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“Like its politicians and its war, society has the teenagers it deserves.”
– J. B. Priestley
In many ways, we are all teenagers. Some of us grow out of it, and others don't.
Priestley is quite right when he observes that teens are a product of their environment. We planted the seeds, nurtured them and let them grow. The end result is a reflection of whether or not we, as a society, have a green thumb. Like rare, exotic plants, our k ds need all the ingredients to grow and flourish and its up to us be their committed gardeners.
Teens in every generation are criticized for being a handful; for taxing their parents and being challenging young adults. These qualities haven't changed in centuries.
What has changed is how we help them; encourage them and train them to be the stewards of tomorrow.
Parents are on the front lines and we have a responsibility – perhaps greater today than ever before – to be better, more creative, more supportive.
My wife mentioned to me that I can't be their best friend, pal or “cool dad.” We have to be their parent. I guess some of us are trying to change the way we parent, in light of our own parents' lack of knowledge and expertise. We want our kids to like us and think we're amazing.
And yet, that's not our job. My wife says I'm as immature as my kids at times, so I need to grow up and be a leader, mentor and rock-solid provider. I need to lead by example.
I can be strict and don't mind being the “bad guy” at times. Sometimes my kids ask me why I'm being tough and I tell them “it's my job.” Either that, or I tell them to ask their mom!
But she's right of course.
By setting a strong example at the home front will we impact their development. We need to be loving spouses, providers, hard workers and tutors, all the things they require to blossom and bloom.
We also need to be involved.
My wife takes that very seriously.
She knows where the kids are ALL the time. She makes them check in. She wants to know every detail about what they're doing and who they're with.
Yes, it's invasive and kind of “in your face,” but her intentions are sound.
She makes it her job to know what they're watching on Netflix, and what content they're downloading. She watches their posts, texts and Tweets. She may be annoying, but they sure know she's watching and she cares.
My parents were quite relaxed in that department. However, they both instilled in me, at a young age, the importance of respecting my parents; doing household chores; being responsible and contributing to the household.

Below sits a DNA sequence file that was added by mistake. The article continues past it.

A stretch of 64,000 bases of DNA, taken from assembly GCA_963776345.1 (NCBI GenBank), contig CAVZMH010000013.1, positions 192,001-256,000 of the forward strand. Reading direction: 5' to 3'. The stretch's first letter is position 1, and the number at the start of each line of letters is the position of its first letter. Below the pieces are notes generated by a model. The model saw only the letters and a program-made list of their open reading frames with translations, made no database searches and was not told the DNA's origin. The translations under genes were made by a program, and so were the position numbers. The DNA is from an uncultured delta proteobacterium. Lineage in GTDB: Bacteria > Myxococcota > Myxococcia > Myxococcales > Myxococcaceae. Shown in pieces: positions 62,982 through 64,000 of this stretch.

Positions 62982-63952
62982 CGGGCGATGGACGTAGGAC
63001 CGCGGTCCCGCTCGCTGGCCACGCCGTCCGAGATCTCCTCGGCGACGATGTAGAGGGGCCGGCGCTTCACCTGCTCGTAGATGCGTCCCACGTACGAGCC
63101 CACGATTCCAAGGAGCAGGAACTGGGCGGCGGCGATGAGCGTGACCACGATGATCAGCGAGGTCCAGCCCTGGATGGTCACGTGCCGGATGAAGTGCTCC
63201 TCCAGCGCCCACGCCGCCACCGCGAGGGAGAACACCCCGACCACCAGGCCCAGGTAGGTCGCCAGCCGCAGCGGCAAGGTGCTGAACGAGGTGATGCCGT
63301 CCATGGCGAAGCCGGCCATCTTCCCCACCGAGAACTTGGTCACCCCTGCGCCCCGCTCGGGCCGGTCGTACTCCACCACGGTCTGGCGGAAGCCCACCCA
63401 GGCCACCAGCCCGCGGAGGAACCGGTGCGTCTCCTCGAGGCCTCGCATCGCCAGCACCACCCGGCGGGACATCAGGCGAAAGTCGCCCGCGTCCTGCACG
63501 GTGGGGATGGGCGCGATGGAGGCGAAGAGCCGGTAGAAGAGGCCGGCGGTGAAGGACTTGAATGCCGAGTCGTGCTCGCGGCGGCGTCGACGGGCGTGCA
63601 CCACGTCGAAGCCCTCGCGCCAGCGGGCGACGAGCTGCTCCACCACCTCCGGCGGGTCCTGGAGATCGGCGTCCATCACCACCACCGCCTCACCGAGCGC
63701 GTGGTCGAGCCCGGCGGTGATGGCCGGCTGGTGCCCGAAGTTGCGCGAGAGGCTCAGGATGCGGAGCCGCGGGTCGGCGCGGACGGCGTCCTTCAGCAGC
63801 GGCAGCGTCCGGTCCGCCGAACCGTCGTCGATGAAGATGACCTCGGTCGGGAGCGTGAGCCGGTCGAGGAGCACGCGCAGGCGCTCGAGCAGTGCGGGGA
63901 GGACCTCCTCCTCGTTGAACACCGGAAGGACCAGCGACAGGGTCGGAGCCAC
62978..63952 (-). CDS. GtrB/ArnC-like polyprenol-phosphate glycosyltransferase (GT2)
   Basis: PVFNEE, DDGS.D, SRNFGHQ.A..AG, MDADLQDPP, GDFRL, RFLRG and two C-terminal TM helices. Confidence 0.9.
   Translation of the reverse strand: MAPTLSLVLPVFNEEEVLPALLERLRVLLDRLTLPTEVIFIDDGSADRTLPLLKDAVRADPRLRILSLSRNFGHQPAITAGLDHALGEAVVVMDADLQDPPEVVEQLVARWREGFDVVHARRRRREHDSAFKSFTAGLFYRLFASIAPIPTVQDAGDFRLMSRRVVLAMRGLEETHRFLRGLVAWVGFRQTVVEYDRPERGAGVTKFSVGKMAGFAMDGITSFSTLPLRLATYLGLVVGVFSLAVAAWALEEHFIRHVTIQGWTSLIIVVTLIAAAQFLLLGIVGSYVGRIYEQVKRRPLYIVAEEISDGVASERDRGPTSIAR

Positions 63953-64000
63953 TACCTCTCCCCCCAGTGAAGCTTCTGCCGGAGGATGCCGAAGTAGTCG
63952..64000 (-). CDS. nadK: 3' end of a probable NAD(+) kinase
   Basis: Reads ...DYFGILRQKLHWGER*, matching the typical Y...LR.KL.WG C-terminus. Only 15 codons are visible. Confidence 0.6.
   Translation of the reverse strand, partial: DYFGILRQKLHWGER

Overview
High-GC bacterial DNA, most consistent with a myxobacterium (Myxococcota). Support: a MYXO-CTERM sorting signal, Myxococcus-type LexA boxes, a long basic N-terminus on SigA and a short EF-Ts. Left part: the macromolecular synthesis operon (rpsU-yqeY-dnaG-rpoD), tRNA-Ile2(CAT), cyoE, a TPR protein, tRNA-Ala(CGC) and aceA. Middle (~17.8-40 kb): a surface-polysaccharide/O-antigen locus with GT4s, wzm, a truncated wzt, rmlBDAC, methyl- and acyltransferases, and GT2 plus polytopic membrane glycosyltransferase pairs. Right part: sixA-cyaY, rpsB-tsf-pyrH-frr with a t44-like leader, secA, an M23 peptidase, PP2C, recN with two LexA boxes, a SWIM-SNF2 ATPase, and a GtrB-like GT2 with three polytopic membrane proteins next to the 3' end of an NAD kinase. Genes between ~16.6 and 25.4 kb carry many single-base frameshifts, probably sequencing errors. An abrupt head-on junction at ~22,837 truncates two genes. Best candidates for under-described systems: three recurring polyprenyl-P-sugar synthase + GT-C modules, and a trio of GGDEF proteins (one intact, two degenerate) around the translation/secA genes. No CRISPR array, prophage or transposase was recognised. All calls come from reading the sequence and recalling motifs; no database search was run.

They made me respect their rules and they made it known precisely whose house it was. They were clear as to what types of behaviour were not tolerated.
Those qualities have remained within me to this day, and they are important.
Where my wife backs off is when I direct my kids to do simple chores; keep their rooms clean; give us some notice when they need a ride, etc. I want them to develop good habits, habits that will be necessary in the “real world.”
But then I think about the “real world” and its drawbacks.
Teachers are really busy these days, sometimes too busy to pay attention to individual students. Lessons are done quickly, and homework is done online. They seldom have time for one-on-one help after class.
This alone can leave kids frustrated and challenged. As good as I am in certain areas, I'm not a teacher and I can't always explain everything to my kids. Sure, I can help with reading comprehension, essays and writing style, but again, these skills don't come easily. And I am often left scratching my head when “we” get a C!
One teacher deducts marks for indenting paragraphs!
Two of my children are not taught cursive writing, so they won't be able to sign their names, without some guidance. They question the value of topics taught in school and the bearing these things wil have later in life.
They're great at questioning everything. But an inquiring mind is a very good quality. My son doesn't accept the comeback, “because you have to” when it comes to school assignments.
Bill Gates, Richard Branson, Houdini, Einstein, Johnny Depp, Sir Elton John, Simon Cowell, Walt Disney all hated school and dropped out early.
As I mentioned, we need to recognize the harsh realities of the world today.
We all know that violence wasn't as prevalent 20 years ago. Two decades ago, kids didn't carry knives and stab each other in parking lots. Twenty years ago, road rage was uncommon. Kids seldom used the f-word and would never tell an adult to go to hell.
I am fully aware of the demands on parents today. My wife has two jobs. Our days are long and we're often tired by 9 p.m.
Car repairs and patio furniture are the furthest things from our minds. Our eldest is juggling volunteer work, a part-time job and her university studies. Our boy is still burdened with future career plans. Our youngest is entering her teen years.
Just as our teens and young adults are fearless about asking questions, we should do our best to answer each and every one of them.
We have to be vigilant and on our toes. We have to remain involved. We have to show them how much we care!
Excerpt: In many ways, we are all teenagers. Some of us grow out of it, and others don’t. Priestley is quite right when he observes that teens are a product of their environment. We planted the seeds, nurtured them and let them grow.
Post date: 2018-04-25 09:41:27
Post date GMT: 2018-04-25 13:41:27
Post modified date: 2018-04-25 09:41:27
Post modified date GMT: 2018-04-25 13:41:27
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